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Craters, lava and tectonics scooped by Mars Express

Posted: July 27, 2009

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ESA's Mars Express High Resolution Stereo Camera has scooped impact craters, ancient lava flows and evidence of tectonic activity all near Ma'adim Vallis, one of the largest canyons on Mars.

Mars Express viewed the region close to Ma'adim Vallis, scooping impact craters and evidence for volcanic and tectonic activity. The pictures are centred at about 29°S and 182°E and have a ground resolution of 15 m/pixel. Image:ESA/DLR/FU Berlin (G. Neukum).

Ma'adim Vallis is situated between two of the Solar System's largest geologic features: the volcanic region of Tharsis, which hosts Olympus Mons at three times the height of Mount Everest, and the Hellas Planitia impact basin. The canyon itself is 20 kilometres wide and up to two kilometres deep, originating near the southern highlands where the Martian crust is divided into a striking dichotomy between the cratered highlands and the smooth lowland plains. Last year, researchers suggested that the entire lowland plains were a result of a massive impact event (read the news report describing this research here).

The new Ma'adim Vallis regional images were captured on Christmas Eve 2008. They cover an area 138 by 70 kilometres – roughly the size of Cyprus – and have a resolution of 15 metres per pixel.

Zoomed in image showing a sharp divide in dark lava and lighter material (box 1), a 20km wide crater (box 2) and a long trough that runs through the entire image (box 3). Image: ESA/DLR/FU Berlin (G. Neukum).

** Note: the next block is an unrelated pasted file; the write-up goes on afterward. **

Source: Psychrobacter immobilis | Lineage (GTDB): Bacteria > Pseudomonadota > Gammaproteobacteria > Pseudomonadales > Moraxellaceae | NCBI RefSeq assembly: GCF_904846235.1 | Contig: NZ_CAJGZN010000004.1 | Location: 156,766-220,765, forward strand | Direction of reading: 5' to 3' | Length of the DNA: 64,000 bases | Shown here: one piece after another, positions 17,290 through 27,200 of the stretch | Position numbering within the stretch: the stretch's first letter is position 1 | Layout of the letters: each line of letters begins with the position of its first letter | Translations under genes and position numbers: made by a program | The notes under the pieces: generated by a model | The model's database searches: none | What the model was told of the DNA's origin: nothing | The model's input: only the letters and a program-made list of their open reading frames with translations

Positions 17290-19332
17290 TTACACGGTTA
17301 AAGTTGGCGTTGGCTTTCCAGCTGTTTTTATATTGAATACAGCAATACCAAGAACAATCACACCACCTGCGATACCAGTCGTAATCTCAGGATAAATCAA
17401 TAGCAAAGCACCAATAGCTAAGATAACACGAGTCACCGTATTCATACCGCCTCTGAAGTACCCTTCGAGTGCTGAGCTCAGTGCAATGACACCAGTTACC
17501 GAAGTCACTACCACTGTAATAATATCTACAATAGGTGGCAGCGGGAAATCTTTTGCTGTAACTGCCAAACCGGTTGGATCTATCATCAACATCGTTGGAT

The image provides clear evidence of the red planet's active past. Splitting the image in two is a trough running for over 200 kilometres. It likely formed when the nearby Tharsis region bulged up when it was volcanically active, creating stress in the crust which was released as cracks and deep fractures.

A boundary between light and dark material is visible to the left of the trough, which is likely the edge of a lava flow. Compressional features known as wrinkle ridges were formed as the cooling lava contracted, buckling up into sinuous ridges. Wrinkle ridges are also common on the lunar maria.

Perspective view of the Ma'adim Vallis regional area. Image: ESA/DLR/FU Berlin (G. Neukum).

The terrain has also been modified through impact events. The largest crater in the image is some 20 kilometres wide and hosts several smaller craters, the largest of which, at seven kilometres wide, sits on the southern rim of the crater and is surrounded by a prominent blanket of material excavated during the impact event. The main crater is partially filled with lava, showing that it must have formed before the lava set in.

Mars Express has been orbiting the red planet for seven and a half years.